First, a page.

"Ezra and Nathan are with our prisoners," she said calmly. She'd finally changed out of her skirts, and her holster rode low on the wide curve of her hip, tied down over snug brown trousers that reminded Chris of the uniform pants they'd all worn during the war. "How long before we land?"
"Maybe ten minutes after we hit orbit?" JD offered. "Fifteen, twenty minutes from now, unless we got weather."
"She looks beautiful," Inez said, the slight dreaminess in her voice surprising Chris. He turned, looked out the port. Triumph hung suspended like a jewel against the black of space. They were approaching from the sun-side, and her one real city sat past her terminator, big enough that the city lights twinkled, visible even at this distance.
"That she does," Buck, beside her, said.
"Buck, Inez. Get back down there with Ezra and Nathan." In the end, she had turned down their offer of a shuttle and pronounced herself willing to remain on board to help them if the need arose. Their exchange was simple; they'd have to wait dirt-side for at least two days after they finished up on the Boden commune, for her to do her business in Gethen, or return to the planet in two days to get her, if this worked ideally and they managed to get in and get out. Not that any of them were thinking that it would.
The rest of them waited for JD to haul in the thrusters and spin the ship's nose around. Triumph filled most of the screen now, and Chris felt his anger tick up a notch that something that should have been easy wasn't going to be.
"Hail 'em, JD," he said. "Casey, Vin, stay back."
He dropped into the copilot's chair and waited until a face materialized on the screen, not one he recognized but familiar enough to be one of Marcus's close relatives. "Boden farms," the woman said.
"Captain Chris Larabee, of the Margaret May. We've got some goods to deliver."
Vin reached over the side of the console and hit the mute button. Grinning, deeply amused, he said, "That ain't him."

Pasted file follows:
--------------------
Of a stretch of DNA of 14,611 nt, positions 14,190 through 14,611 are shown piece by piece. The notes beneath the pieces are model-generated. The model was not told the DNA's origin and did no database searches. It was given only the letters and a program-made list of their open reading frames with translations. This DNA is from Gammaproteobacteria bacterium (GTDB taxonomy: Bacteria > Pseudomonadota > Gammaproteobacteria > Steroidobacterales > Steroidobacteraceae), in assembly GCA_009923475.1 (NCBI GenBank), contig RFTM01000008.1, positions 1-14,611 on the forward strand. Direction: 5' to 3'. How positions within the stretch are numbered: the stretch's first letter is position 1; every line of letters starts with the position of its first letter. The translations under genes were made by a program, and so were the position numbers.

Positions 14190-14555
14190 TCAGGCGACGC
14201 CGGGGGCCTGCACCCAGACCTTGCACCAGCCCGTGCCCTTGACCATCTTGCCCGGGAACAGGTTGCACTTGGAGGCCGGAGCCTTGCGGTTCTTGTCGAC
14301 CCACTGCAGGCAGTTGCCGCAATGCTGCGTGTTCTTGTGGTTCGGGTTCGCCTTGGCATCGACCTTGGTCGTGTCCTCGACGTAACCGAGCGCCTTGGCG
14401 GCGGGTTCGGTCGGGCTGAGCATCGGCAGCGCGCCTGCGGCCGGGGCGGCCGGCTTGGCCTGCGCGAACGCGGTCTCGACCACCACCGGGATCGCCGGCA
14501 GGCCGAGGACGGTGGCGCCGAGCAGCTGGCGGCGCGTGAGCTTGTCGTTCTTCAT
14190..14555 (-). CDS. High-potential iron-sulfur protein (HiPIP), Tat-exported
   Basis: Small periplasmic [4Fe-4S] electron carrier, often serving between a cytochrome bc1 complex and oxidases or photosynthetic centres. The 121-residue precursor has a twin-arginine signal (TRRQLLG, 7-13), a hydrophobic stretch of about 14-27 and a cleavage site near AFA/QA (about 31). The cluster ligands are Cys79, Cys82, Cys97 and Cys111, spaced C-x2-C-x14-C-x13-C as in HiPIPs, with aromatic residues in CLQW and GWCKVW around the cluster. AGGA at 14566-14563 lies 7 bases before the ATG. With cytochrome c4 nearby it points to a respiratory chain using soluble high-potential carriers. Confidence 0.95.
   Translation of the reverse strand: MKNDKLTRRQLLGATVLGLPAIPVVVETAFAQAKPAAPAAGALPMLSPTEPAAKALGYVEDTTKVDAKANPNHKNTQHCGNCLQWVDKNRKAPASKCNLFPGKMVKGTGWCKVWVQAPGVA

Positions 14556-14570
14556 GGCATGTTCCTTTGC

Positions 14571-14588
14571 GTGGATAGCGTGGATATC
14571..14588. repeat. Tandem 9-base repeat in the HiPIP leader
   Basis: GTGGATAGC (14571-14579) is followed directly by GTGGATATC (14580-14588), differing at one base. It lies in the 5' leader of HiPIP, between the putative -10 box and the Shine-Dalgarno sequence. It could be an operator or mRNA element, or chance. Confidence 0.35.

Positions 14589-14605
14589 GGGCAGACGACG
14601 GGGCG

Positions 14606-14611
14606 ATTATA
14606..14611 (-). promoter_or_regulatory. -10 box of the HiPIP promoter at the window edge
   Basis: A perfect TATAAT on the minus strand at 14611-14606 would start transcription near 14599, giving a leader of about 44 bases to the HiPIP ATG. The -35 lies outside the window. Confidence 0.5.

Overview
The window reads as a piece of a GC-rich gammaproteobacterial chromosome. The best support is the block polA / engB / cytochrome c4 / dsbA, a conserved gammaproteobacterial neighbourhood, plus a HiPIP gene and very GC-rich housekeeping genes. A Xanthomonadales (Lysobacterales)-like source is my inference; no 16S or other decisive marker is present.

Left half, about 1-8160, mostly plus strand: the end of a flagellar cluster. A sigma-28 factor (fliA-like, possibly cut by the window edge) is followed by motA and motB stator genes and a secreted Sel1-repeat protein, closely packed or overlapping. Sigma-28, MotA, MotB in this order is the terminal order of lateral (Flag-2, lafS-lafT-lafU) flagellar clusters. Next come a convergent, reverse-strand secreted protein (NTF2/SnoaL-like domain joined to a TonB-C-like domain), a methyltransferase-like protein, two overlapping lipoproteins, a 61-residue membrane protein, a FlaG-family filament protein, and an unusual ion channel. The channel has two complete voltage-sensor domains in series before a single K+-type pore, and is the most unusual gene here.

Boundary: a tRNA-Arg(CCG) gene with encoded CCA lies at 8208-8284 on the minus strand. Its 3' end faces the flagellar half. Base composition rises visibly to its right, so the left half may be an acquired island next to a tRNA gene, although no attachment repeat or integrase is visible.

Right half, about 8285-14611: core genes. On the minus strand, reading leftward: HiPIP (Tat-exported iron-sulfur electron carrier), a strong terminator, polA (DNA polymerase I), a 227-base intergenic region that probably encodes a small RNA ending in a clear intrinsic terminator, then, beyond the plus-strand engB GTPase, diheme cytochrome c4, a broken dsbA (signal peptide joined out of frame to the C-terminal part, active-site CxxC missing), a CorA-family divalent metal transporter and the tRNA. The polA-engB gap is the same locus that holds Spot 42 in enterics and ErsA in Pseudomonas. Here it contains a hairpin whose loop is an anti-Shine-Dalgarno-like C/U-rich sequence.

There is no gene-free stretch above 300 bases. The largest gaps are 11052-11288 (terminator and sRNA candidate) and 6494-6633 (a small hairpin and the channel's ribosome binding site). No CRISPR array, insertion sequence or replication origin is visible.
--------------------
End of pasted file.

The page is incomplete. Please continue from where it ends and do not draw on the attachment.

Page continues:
Chris tightened his mouth to keep from glaring at Vin; he was still in the camera's eye. But he consoled himself by reaching to shove Vin's hand off the console.
"Larabee?" She frowned, squinting at him. "My cousin has neighbors, back on Persephone."
Chris nodded. "Those are my kin."
He had expected the information to reassure her, but if anything she looked even tenser. "The owner of record is..." She looked away from her screen at something, clearly nervous now. "... Mr. Richard Lucius Wilmington."
"Yeah," Chris said.
"Captain Larabee, we only deal with the owners of record."
"You'll deal with me if you want your cargo," he snapped.
"I don't know how your world works," she said firmly. "But out here, we like to know who we're dealing with, and when we don't we deal with registered owners. We don't want trouble." Her lips tightened perceptibly. "And we don't want to bring trouble on family or friends."
He could picture the scene well enough; this woman, sitting in the commune's business office, her spouse or her children held at gunpoint just off screen. She probably thought she was doing her cousin a favor, trying to keep family friends out of it. "Hold on, I'll fetch him," he said. He closed the comm and cursed. "JD, tell Buck to get his ass up here." He glanced to Josiah, waving him out of the room.
When Buck arrived, Chris filled him in on the details. "Tell 'em I'm your captain, and that they'd best deal with me if they want their cargo," he snapped.
Buck nodded. "It ain't that unusual, Chris. Folks off the beaten path are superstitious about piracy. They won't want to think they're dealing with somebody who stole a ship."
"She recognized my family name, Buck," Chris snapped. "If they're being held hostage, she's probably trying to keep the blowback away from family and friends."
Buck smiled. "That's right nice of her."
Chris bit back a curse. "Wave."
He just barely listened to Buck's conversation with the woman--Geraldine, must've been named after a daddy or some other male relative--paying only enough attention to be sure that Buck wasn't trying to paint a target on his chest. She was persistent, but she gave ground eventually. "We'll look forward to meeting you both, uh... Richard?" Buck's eyes widened. "Lucius?" Buck shot Chris a look of betrayal.